Home > ALP, Corporation > Rudd’s Climate Change Policy Back Flip on the ETS Appeases Big Business

Rudd’s Climate Change Policy Back Flip on the ETS Appeases Big Business

Paul Kelly is not my favourite cup of tea, but every now and then he offers up pretty good analysis. His latest essay, in today’s The Australian, on Rudd’s ETS back flip is definitely in the latter category.

He calls this the most damning back flip by a Prime Minister in decades. Kelly would be accused of exaggerating a tad, but I don’t think so. Kelly correctly points out that Rudd defined the issue in very stark moral terms, even in terms of survival. Climate change is the leading moral issue of our times, so Rudd’s argument went.

The mismatch between the back flip, for reasons of political expediency, and the declared moral stakes does indeed raise core issues about the credibility of both Rudd and the government he leads. Kelly might have added that the same applies to his intellectual cheerleaders.

But, of course, maybe Paul Kelly doesn’t understand things properly. You see for Robert Manne, who knows better, Rudd is “an intellectual in politics.”

However Kelly, and most other commentary in the corporate media, makes one major error. It is true that the back flip is due to political expediency. This is how Kelly explains it in his article

In truth, Rudd has lost his nerve. This is a political and policy retreat. He says the ETS remains “the most effective and least expensive” means of combating greenhouse gas emissions. His tacticians will call this smart and they may be right. But it betrays a government weak to its core. Understand what this is about: it is giving Rudd a political strategy to maximise his re-election by removing the only mechanism he had to deliver his ETS policy. He has chosen safe politics over policy delivery. Any voter who believed Rudd was genuine about climate change needs to reassess

Polls actually indicate that support for an ETS type policy remains high even following the failure of the Copenhagen summit. Take a report in today’s The Age on the ETS back flip by Michelle Grattan

A Lowy Institute poll, released yesterday, found 72 per cent agreed ”Australia should take action to reduce its carbon emissions before a global agreement is reached”. But 33 per cent were not prepared to pay anything extra to help solve climate change. An Essential Research poll showed 57 per cent rated the government’s performance as ”poor” in handling introduction of a scheme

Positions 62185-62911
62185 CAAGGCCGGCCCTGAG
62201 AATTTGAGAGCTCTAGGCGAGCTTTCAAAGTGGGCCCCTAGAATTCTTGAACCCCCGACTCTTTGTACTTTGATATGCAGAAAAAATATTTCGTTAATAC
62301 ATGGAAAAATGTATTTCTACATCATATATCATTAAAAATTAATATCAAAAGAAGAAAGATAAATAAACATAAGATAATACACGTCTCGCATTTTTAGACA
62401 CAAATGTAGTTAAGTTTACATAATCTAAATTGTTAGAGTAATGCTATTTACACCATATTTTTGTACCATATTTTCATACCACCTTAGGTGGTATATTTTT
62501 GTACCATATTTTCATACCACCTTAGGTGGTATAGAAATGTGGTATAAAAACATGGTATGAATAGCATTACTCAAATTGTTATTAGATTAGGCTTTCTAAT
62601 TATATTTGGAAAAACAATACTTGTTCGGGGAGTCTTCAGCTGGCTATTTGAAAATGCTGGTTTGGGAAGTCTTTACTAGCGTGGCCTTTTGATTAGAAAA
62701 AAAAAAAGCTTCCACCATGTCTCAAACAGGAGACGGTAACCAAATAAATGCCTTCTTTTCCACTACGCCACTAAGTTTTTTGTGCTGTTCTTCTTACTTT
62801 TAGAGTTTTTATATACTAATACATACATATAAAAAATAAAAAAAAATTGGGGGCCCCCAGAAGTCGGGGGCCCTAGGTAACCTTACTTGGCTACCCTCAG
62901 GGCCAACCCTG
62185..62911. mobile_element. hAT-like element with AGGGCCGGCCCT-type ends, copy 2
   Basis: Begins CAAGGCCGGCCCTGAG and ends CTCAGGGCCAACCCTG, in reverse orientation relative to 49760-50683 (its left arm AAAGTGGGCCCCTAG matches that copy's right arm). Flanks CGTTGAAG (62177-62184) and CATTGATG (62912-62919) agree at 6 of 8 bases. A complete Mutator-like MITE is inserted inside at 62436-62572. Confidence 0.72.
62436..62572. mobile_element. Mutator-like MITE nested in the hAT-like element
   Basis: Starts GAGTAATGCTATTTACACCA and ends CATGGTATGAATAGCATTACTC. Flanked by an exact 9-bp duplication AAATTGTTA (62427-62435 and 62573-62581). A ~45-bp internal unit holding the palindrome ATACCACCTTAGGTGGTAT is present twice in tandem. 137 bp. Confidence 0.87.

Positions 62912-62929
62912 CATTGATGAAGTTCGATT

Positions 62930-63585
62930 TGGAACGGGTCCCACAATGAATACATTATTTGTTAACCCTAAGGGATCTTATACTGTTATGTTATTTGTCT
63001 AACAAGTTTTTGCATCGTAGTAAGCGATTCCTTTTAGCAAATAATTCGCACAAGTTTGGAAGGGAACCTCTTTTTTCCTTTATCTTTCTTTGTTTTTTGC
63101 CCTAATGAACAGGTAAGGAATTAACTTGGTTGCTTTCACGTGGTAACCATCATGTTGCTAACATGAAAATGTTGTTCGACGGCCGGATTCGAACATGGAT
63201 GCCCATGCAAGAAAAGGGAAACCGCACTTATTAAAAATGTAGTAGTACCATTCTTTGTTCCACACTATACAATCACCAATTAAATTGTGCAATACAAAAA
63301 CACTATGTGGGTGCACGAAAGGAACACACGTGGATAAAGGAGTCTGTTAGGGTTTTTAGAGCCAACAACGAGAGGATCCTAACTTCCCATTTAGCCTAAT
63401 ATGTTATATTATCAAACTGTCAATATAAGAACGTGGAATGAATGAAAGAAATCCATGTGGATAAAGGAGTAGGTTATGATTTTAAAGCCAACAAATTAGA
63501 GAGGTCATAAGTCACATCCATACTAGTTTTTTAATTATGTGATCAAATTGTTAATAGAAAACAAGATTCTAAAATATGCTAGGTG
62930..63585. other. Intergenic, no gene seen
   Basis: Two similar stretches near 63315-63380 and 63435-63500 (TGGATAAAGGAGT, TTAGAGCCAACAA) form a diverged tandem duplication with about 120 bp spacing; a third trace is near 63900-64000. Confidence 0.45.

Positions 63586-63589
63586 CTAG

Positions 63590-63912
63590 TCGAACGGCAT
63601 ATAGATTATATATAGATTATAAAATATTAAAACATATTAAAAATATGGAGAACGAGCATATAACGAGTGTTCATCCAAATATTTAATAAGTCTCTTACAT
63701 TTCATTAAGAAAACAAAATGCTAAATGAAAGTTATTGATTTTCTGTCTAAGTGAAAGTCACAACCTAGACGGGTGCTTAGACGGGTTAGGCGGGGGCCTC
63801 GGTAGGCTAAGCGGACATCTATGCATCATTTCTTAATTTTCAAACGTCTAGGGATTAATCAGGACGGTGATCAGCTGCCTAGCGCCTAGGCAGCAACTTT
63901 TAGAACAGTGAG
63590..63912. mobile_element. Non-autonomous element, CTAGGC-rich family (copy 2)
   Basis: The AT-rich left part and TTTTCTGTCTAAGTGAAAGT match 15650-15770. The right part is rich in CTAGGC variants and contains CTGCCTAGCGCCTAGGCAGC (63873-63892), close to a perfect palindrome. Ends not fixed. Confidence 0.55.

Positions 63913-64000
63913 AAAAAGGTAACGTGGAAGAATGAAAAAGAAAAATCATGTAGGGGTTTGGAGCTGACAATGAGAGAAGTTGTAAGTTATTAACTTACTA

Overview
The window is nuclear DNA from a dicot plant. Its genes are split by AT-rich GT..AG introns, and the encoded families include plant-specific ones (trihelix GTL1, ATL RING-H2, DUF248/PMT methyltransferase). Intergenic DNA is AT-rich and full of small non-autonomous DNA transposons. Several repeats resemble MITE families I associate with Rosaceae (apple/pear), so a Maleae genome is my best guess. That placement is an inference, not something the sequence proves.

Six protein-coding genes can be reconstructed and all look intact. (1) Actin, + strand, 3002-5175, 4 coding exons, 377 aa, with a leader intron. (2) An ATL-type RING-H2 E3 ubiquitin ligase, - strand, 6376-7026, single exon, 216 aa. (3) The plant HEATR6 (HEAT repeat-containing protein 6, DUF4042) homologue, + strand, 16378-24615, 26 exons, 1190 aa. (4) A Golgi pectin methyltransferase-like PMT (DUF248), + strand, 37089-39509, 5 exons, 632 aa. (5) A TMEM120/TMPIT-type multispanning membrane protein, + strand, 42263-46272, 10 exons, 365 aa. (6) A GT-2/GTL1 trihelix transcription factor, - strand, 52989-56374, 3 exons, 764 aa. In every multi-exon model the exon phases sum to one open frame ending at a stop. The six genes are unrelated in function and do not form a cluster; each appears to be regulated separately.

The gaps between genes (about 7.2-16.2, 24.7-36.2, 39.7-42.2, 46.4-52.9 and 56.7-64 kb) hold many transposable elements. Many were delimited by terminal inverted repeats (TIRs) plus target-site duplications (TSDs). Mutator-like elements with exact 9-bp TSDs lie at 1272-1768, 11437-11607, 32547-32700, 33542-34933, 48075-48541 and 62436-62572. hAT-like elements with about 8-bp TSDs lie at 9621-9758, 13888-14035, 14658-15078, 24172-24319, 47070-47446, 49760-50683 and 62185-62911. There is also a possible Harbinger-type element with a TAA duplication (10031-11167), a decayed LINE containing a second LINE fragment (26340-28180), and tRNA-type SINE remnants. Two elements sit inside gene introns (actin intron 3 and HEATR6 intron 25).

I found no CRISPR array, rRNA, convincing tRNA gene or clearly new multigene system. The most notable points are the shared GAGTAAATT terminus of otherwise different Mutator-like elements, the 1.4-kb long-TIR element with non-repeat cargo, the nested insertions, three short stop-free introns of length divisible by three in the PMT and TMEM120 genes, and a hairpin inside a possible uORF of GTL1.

Those figures are fairly consistent with Rudd’s previous climate change policy; put in the ETS at a low CO2 cap and then wait for the rest of the world to move as well and then raise the cap. I don’t want to argue here whether Rudd’s policy was the way to go or not.

The point here is that it is consistent with public opinion. Rudd couldn’t have ditched a core policy so easily based on fear of a public backlash pre-election. This gives Abottman too much credit. Not even Rudd is this brittle.

What has happened here is that Rudd is appeasing big business, especially the Australian Industry Group and the Australian Chamber of Commerce. You can see that when you take on board the tail end, the most important end, of Grattan’s article

But the Australia Industry Group said industry remained committed to reducing emissions. The Australian Chamber of Commerce and Industry said the delay was a ”step in the right direction”

The Chamber hasn’t really been on board with Rudd from the start. Since Copenhagen the AIG has gone cold on the ETS. It’s true that energy sector companies are not happy due to investment uncertainty but the Chamber and the AIG outweigh them, especially the latter.

Rudd wants to lock in the support of big business pre-election. He understands that Abottman has faltered with big business, so the two are now engaged in a competitive race to secure the backing of the big end of town.

This race will determine the outcome of the election. The ETS back flip should be seen in this context.

It will be interesting to see what Rudd’s leading kiss asser in academia will write in the next edition of The Ruddly.

Kelly liked to take pot shots at Grattan in his work of comedy, The March of Patriots, but she is way better than he.

Categories: ALP, Corporation
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